One of the so-called “godfathers” of Artificial Intelligence (AI) has said he would have prioritised safety over usefulness had he realised the pace at which it would evolve.
Prof Yoshua Bengio told the BBC he felt “lost” over his life’s work.
The computer scientist’s comments come after experts in AI said it could lead to the extinction of humanity.
Prof Bengio, who has joined calls for AI regulation, said he did not think militaries should be granted AI powers.
He is the second of the so-called three “godfathers” of AI, known for their pioneering work in the field, to voice concerns about the direction and the speed at which it is developing.
In an interview with the BBC, Prof Bengio said his life’s work, which had given him direction and a sense of identity, was no longer clear to him.
“It is challenging, emotionally speaking, for people who are inside [the AI sector],” he said.
“You could say I feel lost. But you have to keep going and you have to engage, discuss, encourage others to think with you.”
The Canadian has signed two recent statements urging caution about the future risks of AI. Some academics and industry experts have warned that the pace of development could result in malicious AI being deployed by bad actors to actively cause harm – or choosing to inflict harm by itself.
Twitter and Tesla owner Elon Musk has also voiced his concerns.
“I don’t think AI will try to destroy humanity but it might put us under strict controls,” he said recently at an event hosted by the Wall Street Journal.
“There’s a small likelihood of it annihilating humanity. Close to zero but not impossible.”
Fellow “godfather” Dr Geoffrey Hinton has also signed the same warnings as Prof Bengio, and retired from Google recently saying he regretted his work.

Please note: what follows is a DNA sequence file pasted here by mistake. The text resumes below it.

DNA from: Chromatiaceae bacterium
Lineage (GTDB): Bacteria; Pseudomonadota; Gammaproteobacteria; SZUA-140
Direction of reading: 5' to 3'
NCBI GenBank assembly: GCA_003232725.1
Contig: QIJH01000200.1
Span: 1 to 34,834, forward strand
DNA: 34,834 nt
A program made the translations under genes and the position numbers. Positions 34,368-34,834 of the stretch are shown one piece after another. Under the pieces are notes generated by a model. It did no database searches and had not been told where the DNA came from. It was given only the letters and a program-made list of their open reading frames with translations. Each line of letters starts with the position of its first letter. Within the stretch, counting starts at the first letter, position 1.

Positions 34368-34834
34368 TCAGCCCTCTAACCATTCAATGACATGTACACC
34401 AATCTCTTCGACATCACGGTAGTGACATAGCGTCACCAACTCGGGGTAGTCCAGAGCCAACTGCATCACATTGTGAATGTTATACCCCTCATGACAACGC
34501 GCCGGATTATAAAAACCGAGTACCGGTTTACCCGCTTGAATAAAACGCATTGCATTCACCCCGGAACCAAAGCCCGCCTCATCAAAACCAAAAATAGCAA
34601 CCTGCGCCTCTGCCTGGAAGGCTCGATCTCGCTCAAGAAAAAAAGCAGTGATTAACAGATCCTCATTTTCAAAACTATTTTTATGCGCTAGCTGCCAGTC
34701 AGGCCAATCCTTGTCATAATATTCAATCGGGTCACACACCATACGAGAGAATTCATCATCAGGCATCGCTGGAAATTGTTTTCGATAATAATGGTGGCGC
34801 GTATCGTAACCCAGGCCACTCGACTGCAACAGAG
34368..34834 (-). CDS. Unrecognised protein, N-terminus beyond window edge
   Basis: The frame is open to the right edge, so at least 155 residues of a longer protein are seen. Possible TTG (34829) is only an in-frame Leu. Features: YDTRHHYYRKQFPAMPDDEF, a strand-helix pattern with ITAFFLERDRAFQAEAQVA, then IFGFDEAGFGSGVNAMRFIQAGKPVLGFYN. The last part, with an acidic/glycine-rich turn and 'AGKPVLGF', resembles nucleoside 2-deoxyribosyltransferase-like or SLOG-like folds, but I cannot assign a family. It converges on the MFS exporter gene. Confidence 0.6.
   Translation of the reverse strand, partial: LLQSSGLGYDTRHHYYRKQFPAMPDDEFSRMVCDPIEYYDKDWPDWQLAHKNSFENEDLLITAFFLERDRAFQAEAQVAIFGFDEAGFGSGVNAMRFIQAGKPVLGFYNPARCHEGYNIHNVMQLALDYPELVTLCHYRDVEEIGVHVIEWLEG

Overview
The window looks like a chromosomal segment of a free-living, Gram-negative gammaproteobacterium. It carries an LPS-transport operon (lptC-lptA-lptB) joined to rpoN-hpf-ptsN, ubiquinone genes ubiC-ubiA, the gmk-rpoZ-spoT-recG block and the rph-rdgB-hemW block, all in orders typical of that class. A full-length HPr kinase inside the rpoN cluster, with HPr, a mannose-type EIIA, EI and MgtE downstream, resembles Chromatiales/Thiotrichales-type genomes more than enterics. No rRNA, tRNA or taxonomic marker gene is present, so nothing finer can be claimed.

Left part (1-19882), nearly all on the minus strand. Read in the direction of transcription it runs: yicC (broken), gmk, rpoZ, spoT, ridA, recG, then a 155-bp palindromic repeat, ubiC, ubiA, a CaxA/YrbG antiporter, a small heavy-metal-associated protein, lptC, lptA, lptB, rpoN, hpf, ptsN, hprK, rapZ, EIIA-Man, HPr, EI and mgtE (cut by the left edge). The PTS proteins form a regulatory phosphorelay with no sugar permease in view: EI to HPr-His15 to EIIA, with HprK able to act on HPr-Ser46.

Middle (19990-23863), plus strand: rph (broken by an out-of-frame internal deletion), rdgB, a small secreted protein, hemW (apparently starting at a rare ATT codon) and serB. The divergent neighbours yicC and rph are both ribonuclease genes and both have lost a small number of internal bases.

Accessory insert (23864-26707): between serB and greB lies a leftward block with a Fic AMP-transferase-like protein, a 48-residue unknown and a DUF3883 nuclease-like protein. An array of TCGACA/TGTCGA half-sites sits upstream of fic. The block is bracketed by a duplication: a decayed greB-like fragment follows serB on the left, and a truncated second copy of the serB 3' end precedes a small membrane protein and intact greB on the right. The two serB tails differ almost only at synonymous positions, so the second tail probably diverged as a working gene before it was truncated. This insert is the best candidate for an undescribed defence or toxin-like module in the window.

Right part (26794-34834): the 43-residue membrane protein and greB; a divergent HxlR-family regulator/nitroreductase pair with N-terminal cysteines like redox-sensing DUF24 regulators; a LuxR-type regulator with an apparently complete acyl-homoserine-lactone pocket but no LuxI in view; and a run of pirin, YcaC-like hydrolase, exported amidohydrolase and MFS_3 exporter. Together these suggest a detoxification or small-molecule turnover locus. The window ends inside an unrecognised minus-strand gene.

Prof Bengio told the BBC all companies building powerful AI products needed to be registered.
“Governments need to track what they’re doing, they need to be able to audit them, and that’s just the minimum thing we do for any other sector like building aeroplanes or cars or pharmaceuticals,” he said.
“We also need the people who are close to these systems to have a kind of certification… we need ethical training here. Computer scientists don’t usually get that, by the way.”
But not everybody in the field believes AI will be the downfall of humans.
The third “godfather”, Prof Yann LeCun, who along with Prof Bengio and Dr Hinton won a prestigious Turing Award for their pioneering work, has said apocalyptic warnings are overblown.
Others argue that there are more imminent problems which need addressing.
Dr Sasha Luccioni, research scientist at the AI firm Huggingface, said society should focus on issues like AI bias, predictive policing, and the spread of misinformation by chatbots which she said were “very concrete harms”.
“We should focus on that rather than the hypothetical risk that AI will destroy humanity,” she added.
There are already many examples of AI bringing benefits to society. Last week an AI tool discovered a new antibiotic, and a paralysed man was able to walk again just by thinking about it, thanks to a microchip developed using AI.
But this is juxtaposed with fears about the far-reaching impact of AI on countries’ economies. Firms are already replacing human staff with AI tools, and it is a factor in the current strike under way by scriptwriters in Hollywood.
“It’s never too late to improve,” says Prof Bengio of AI’s current state. “It’s exactly like climate change.
“We’ve put a lot of carbon in the atmosphere. And it would be better if we hadn’t, but let’s see what we can do now.”